For the reasons that follow, we agree with defendant that the rule described in Pumpelly is inapplicable in this circumstance, because the trial court separately analyzed and ruled on the admissibility of the part of the expert testimony that is the subject of defendant's assignment of error. Because that ruling was incorrect, as the state essentially concedes, and because we conclude that the exclusion of that testimony prejudiced defendant, we reverse his conviction and remand for further proceedings.

         BACKGROUND

         Defendant was charged with sexually abusing C, who was 8 years old. At the time of the alleged abuse, C and her mother, AM, lived with defendant's stepbrother, R. The [286 Or.App. 629] state presented evidence that, one night, while defendant was staying with them and AM and R were sleeping, defendant put his hand up C's pajama pants and inserted his finger into her vagina.

         Defendant's theory of the case was that he touched C's leg to wake her up and that AM, who did not like defendant, had planted a memory of sexual abuse in C through her questioning of C and repeated suggestions about defendant. In support of that theory, defendant intended to offer testimony from Dr. Daniel Reisberg, a professor of cognitive psychology who studies memory. The state filed a motion in limine to exclude Reisberg's testimony and requested a hearing under OEC 104 on its admissibility.

         At that hearing, Reisberg testified that he had "specialize[d] on the topic of memory and in the last couple of decades * * * been primarily focused on how people remember emotional events that they have experienced in their lives, and with a special focus on the kinds of memories that are likely to be of interest to the justice system." He then testified extensively on the subject of "false memory, " which he explained refers to "the situation in which someone might be honestly, sincerely telling you exactly what they remember and so they're not lying, they're telling you what they remember, but at the same time they have it wrong; they are reporting on things that are just different from actual events and so they're not telling you the truth, either." He described, among other things, the circumstances that tend to increase the risk of false memories in children, including the passage of time since the event, improper questioning (leading as opposed to open-ended questions from an adult), repetitive assertions by an adult, particularly a trusted adult ("Mr. Smith hurts little girls"), stereotype induction (whereby an adult characterizes another person, such as "Mr. Smith is a really clumsy man, " and then invites a child to comment and contribute to a conversation), a parent convincing a child to lie or adding false details to an actual event, and a parent rewarding or punishing a child for the child's responses.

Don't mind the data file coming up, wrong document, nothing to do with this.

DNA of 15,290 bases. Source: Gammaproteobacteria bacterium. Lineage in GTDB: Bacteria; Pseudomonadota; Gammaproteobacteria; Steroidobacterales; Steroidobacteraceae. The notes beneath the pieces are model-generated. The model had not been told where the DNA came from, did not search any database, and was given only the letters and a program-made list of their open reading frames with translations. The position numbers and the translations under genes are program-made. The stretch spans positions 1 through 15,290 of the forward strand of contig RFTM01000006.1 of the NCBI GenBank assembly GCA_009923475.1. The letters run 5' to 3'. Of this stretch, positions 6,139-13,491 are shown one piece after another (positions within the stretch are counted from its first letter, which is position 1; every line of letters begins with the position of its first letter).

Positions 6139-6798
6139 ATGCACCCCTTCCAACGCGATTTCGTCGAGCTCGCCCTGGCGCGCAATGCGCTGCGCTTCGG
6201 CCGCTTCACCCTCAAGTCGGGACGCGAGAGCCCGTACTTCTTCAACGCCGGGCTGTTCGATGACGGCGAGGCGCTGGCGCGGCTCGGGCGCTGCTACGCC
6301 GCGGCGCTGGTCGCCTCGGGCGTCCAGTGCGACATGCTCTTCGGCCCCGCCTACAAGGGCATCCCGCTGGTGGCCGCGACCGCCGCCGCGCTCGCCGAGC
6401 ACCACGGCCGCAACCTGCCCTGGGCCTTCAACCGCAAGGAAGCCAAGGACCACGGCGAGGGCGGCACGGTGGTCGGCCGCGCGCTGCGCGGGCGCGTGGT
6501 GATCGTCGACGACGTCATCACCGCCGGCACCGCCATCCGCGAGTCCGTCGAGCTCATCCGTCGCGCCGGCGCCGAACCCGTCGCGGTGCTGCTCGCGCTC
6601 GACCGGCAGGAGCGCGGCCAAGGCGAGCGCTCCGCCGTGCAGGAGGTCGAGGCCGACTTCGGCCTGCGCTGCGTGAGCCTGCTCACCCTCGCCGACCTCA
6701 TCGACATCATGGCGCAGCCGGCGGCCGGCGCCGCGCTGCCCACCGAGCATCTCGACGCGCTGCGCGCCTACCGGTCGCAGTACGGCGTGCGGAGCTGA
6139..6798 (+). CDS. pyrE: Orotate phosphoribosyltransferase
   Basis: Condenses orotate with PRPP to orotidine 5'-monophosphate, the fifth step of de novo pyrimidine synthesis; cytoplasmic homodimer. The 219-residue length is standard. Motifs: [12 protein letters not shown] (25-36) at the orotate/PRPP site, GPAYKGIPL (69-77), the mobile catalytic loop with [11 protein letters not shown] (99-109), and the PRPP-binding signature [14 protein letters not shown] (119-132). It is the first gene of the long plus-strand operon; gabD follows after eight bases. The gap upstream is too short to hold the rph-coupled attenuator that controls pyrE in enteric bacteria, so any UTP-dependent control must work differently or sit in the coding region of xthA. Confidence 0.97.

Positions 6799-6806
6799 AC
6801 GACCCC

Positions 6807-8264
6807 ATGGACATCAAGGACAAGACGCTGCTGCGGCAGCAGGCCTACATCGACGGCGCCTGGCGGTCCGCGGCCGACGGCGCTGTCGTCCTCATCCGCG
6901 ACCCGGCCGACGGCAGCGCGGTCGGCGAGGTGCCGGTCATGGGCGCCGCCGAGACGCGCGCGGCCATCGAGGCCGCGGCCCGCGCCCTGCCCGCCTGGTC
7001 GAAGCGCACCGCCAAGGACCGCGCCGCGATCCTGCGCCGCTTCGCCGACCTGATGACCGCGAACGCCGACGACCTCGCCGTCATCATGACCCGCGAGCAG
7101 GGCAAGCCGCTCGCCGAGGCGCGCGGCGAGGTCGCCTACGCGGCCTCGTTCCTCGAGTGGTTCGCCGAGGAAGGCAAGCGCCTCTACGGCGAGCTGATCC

Reisberg testified that a child's susceptibility to the creation of a false memory under those circumstances [286 Or.App. 630] can depend on age. He explained that a preschooler is more susceptible to a "suggestion coming in from the outside, " whereas children between seven and nine years old are the most susceptible to false memories created by "means of imagination or inference." "To a large extent, though, by the time a child is 8, perhaps 9, at that point the child's memory for most purposes works about the same way an adult's memory does, " but "nobody gets to an age at which they're no longer vulnerable" to false memories. He testified that "the factors are the same" for adults; "I mean, it's a little bit difficult, more difficult, in an adult to plant these memories but, I mean, it's easy to find studies in which with just a little bit of suggestion researchers have gotten 25 and 30 and 40 percent of the people believing in something that never happened at all."

         Later in his testimony, Reisberg was asked whether he had reviewed materials regarding defendant's case. He responded that he had reviewed the report of the interview of C conducted by Children At Risk Evaluation Services (CARES) and police reports, had watched the CARES interview, and had seen materials from custody hearings involving C. Reisberg then explained that "there are certainly factors in this case that struck me as sorts of things that have in many, many studies been shown to increase the likelihood of false memories, which would increase my concern about whether this is [sic] might be a false memory." He then proceeded to testify about the particular circumstances that could have contributed to the creation of a false memory in C, including the passage of time between the ...